Inverting Tradition

Arpita Singh’s “Women”

She has been described as pushing the “visual lexicon of the middle-aged woman further than almost any other woman artist” and this month, her work is on display at London’s Grosvernor Gallery. 

Indian painter Arpita Singh’s works have been shown in galleries from Istanbul to Havana—Amsterdam to Tokyo. The New York Times has called her “remarkable” saying her approach is “at once unassuming and hard-worked, gauche and poised.”

Despite having pieces that sell for extraordinary sums of money, Singh remains humble and grounded. “Just as there will always be a set of people buying expensive jewellery, there will always be a group of people buying art,” she says.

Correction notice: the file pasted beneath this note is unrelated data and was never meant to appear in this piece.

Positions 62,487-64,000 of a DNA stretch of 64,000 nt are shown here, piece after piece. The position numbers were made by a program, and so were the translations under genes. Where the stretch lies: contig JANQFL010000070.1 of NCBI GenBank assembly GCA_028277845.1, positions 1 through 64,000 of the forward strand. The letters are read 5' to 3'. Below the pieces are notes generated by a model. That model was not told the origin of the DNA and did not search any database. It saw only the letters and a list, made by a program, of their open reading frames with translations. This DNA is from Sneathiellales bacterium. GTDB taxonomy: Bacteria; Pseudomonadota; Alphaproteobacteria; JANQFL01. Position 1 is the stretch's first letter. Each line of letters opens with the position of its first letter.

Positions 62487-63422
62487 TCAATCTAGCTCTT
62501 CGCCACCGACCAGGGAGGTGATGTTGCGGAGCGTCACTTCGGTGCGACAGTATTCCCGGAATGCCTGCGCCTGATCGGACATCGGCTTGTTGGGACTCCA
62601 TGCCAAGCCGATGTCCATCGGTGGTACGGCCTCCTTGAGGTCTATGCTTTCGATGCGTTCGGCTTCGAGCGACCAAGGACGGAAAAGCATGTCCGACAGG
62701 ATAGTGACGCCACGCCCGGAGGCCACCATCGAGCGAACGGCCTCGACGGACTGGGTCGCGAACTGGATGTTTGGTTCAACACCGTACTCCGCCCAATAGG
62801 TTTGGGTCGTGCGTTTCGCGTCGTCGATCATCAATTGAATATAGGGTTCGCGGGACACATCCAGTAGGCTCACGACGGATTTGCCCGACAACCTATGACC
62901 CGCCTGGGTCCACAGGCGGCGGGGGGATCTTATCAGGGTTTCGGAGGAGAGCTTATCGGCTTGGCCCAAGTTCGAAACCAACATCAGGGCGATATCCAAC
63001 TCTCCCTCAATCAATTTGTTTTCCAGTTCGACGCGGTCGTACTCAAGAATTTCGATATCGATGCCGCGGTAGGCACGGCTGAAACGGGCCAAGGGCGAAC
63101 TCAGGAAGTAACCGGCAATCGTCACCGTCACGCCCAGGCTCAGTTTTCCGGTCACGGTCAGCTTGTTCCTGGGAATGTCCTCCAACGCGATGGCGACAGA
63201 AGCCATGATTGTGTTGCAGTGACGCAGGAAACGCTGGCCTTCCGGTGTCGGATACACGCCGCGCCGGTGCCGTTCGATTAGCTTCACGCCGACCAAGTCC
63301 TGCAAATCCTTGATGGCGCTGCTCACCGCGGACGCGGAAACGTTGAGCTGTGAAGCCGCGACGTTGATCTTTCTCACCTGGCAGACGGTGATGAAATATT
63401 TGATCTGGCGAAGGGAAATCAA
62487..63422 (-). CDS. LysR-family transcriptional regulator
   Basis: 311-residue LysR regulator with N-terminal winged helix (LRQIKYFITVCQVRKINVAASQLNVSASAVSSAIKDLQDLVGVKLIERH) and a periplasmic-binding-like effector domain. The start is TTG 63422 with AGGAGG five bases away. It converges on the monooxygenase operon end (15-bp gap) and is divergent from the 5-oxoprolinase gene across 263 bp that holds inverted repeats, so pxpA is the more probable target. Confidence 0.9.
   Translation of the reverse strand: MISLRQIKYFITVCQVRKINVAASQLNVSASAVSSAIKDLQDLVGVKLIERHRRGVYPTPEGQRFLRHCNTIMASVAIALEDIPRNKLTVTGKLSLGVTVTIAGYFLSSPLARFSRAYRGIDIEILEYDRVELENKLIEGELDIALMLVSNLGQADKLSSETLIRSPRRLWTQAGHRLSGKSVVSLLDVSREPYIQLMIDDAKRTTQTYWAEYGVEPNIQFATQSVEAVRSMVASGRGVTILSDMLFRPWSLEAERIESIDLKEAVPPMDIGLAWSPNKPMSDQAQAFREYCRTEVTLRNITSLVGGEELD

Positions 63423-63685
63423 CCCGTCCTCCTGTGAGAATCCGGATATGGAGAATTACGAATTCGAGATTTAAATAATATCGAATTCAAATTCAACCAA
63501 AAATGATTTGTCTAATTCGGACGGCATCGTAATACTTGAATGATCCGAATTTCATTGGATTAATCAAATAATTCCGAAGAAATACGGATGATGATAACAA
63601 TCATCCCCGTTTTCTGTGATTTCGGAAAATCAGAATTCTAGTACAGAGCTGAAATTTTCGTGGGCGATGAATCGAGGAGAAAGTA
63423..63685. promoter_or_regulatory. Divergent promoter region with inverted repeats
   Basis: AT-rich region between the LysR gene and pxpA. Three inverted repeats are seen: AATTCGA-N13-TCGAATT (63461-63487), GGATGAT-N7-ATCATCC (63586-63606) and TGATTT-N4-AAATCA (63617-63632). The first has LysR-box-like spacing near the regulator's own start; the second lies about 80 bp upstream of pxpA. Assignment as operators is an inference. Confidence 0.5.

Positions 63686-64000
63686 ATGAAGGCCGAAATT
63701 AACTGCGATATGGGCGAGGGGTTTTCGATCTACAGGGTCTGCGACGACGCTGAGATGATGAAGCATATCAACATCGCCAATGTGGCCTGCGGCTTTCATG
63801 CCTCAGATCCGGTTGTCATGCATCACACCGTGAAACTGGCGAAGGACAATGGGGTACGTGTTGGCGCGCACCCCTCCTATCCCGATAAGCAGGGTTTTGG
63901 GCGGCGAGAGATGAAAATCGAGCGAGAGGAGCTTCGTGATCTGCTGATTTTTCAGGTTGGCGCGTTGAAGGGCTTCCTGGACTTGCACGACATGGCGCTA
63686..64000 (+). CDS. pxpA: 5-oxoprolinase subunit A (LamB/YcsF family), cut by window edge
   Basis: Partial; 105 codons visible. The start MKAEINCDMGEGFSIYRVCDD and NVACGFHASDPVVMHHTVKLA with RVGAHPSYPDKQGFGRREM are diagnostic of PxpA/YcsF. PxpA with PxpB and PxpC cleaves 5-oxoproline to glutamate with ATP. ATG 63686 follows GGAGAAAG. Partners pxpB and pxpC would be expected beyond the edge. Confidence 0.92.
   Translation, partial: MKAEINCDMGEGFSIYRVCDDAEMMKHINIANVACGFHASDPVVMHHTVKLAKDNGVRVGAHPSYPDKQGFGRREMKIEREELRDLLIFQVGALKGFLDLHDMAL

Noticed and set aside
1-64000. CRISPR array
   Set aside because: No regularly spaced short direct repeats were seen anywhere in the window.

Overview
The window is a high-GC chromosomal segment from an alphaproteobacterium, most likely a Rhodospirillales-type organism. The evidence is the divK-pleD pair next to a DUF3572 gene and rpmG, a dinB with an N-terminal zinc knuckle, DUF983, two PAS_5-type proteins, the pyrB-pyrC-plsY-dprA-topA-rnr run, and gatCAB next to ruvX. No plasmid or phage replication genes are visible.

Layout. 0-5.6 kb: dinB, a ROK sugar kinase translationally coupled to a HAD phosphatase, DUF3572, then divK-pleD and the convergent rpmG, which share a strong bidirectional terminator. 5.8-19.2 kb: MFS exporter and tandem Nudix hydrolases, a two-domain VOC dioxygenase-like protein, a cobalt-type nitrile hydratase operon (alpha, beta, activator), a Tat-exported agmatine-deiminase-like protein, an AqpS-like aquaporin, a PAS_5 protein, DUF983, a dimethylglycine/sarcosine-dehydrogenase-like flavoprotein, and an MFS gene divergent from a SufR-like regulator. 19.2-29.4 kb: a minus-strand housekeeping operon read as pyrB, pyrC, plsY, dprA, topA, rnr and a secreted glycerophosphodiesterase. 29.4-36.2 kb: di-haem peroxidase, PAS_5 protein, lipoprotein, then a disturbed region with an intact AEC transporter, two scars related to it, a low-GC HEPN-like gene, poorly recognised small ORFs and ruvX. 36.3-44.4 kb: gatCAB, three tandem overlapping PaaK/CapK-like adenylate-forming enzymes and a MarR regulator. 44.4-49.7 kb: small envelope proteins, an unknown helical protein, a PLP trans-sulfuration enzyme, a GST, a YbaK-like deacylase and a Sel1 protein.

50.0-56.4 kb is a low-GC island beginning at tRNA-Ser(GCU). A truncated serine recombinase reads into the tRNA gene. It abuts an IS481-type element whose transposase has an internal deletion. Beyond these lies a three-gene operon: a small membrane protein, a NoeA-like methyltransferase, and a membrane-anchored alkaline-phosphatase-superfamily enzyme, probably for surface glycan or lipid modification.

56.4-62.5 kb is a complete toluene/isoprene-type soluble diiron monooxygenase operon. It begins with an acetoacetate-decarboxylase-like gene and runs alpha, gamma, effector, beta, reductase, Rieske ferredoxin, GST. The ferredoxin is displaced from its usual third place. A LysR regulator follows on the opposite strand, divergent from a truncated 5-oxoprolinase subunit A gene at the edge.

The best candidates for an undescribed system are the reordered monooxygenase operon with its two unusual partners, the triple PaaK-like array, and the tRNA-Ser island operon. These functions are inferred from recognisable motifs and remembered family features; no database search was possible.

Singh’s paintings offer thoughtful commentary on the space women occupy in today’s world. Her pieces are acutely political (“You are a part of society, so whether you like it or not, you are involved with the problems of the time. And willingly or unwillingly, you are involved in politics,” she has said.).

Arpita Singh, 70, received her training in India. She continues to live in Delhi, where she is said to paint every day in the second-floor studio of her home in Chitranjan Park

For more on the London exhibit, titled Indian Art Part II Inventing /Inverting Tradition, visit the Grosvenor Gallery online. Singh’s work will be on display tomorrow through January 14th.

December 14, 2006
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